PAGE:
Don't Commingle--  The best way to ensure that the beneficiary's funds are used for their benefit is to  separate  the funds in a separate bank account. This account should reflect the beneficiary's ownership of the funds, and should not be a joint account with the representative payee as the other owner.   Instead, the bank account should be titled in the name of the beneficiary, with the Representative Payee noted on the account, i.e., "Your name, as Representative Payee for disabled person."  

File Your Representative Payee Report-- The SSA requires that a Representative Payee file an annual accounting called the Representative Payee Report. This report details what you, as the Representative Payee, have done with the beneficiary's funds during the previous year.  If you have kept accurate records of the beneficiary's funds over the course of the year, the report will be very easy to fill out. Commingling funds, or not keeping accurate records of expenditures, can lead to problems when it comes time to file the report. Not filing the report, on the other hand, could lead to your removal as Representative Payee.

Know the SSI Rules-- If you are serving as a Representative Payee for a person receiving SSI benefits, your job is made even more difficult by the SSI program's strict income and asset rules. For instance, SSI beneficiaries can have only $2,000 in their name in order to be eligible for benefits. As Representative Payee, you must make sure that you know the rules regarding asset accumulation and their effect on the beneficiary. You must also deal with any lump-sum payments that the beneficiary may receive as "past due" SSI benefits, which have their own set of rules.  Not knowing the rules can lead to loss of benefits and the possibility of having to repay an overpayment.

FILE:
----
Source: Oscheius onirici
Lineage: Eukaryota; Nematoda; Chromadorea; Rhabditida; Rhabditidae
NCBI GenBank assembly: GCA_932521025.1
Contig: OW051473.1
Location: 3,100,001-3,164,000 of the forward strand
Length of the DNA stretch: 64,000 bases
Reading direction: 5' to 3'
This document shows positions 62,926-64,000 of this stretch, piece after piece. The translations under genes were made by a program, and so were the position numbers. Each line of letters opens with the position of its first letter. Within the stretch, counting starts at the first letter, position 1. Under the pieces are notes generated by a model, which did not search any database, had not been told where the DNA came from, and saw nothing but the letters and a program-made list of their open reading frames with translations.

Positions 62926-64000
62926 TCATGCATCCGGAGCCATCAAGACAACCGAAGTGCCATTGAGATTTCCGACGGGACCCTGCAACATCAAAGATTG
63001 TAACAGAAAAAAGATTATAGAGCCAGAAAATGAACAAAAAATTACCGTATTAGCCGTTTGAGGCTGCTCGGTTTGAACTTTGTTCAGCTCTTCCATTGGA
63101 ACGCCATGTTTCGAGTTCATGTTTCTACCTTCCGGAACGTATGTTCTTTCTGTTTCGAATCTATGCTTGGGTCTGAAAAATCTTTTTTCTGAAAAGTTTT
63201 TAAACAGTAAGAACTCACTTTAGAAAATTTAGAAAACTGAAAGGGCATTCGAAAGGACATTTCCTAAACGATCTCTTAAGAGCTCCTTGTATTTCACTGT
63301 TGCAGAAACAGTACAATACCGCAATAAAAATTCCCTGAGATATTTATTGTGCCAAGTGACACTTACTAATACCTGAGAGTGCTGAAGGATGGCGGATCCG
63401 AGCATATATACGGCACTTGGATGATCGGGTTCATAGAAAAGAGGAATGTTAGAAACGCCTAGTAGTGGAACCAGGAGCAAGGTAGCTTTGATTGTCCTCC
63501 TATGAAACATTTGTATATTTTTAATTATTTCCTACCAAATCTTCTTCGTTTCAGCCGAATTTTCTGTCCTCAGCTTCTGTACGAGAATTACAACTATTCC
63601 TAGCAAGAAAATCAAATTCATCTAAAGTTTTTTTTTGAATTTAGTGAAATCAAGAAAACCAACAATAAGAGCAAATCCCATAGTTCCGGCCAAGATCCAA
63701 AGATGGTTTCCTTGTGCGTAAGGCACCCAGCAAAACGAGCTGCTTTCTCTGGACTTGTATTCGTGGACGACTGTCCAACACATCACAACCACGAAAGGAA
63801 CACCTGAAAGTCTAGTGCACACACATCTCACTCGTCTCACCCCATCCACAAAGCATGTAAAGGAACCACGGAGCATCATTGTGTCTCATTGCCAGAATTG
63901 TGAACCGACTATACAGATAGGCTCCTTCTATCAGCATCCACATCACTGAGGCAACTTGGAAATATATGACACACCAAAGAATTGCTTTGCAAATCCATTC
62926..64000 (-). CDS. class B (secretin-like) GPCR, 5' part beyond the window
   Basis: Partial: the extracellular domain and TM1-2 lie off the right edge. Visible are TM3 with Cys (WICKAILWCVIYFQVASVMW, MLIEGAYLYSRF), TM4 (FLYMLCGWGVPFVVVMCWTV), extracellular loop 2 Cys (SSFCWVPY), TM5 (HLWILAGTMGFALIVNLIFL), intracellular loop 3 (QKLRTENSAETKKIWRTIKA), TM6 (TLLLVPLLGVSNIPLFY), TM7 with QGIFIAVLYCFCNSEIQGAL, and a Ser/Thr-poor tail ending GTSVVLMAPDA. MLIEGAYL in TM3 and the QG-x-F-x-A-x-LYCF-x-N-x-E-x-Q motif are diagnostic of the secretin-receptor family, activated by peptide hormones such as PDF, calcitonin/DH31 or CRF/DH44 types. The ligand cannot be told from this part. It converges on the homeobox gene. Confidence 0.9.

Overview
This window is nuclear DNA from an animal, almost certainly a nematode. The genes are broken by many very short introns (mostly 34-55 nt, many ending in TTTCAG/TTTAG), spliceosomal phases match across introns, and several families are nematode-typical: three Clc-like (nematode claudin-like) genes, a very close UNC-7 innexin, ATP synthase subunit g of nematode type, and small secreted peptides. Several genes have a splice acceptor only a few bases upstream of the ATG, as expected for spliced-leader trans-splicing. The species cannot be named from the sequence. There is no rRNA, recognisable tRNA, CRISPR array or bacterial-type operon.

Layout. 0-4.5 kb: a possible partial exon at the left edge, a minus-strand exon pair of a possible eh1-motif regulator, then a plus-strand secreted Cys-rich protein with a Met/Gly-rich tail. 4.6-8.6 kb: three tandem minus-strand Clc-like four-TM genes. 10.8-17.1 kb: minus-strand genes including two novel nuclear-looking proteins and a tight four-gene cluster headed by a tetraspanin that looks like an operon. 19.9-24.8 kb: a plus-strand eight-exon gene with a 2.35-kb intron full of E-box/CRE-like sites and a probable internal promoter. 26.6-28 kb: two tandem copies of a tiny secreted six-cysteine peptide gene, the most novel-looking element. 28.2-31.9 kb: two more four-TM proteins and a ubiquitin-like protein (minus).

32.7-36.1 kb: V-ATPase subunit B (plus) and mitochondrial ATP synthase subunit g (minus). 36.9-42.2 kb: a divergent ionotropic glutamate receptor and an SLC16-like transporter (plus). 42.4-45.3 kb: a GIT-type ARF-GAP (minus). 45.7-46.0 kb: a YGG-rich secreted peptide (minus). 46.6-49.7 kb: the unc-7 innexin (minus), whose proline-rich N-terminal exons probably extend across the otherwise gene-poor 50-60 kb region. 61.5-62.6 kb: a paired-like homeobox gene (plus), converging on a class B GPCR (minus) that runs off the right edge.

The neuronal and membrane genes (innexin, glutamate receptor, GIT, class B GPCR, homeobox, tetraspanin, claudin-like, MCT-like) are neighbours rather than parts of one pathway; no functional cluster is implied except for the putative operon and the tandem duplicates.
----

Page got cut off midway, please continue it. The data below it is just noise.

Get Help-- B eing a Representative Payee is a difficult job that should not be undertaken lightly.   The SSA offers information for Representative Payees here , but the best way to make sure that you understand your duties is to speak with a qualified Special Needs Planning Attorney who can explain the intricacies of the system and give you tips that fit your particular situation.  

How To Choose an Investment Adviser for a Special Needs Trust         
Trustees of S pecial Needs Trusts have a duty to properly manage the funds in their care.  However, most trustees are not sophisticated investors and they should not be directly managing the investment of large sums of money.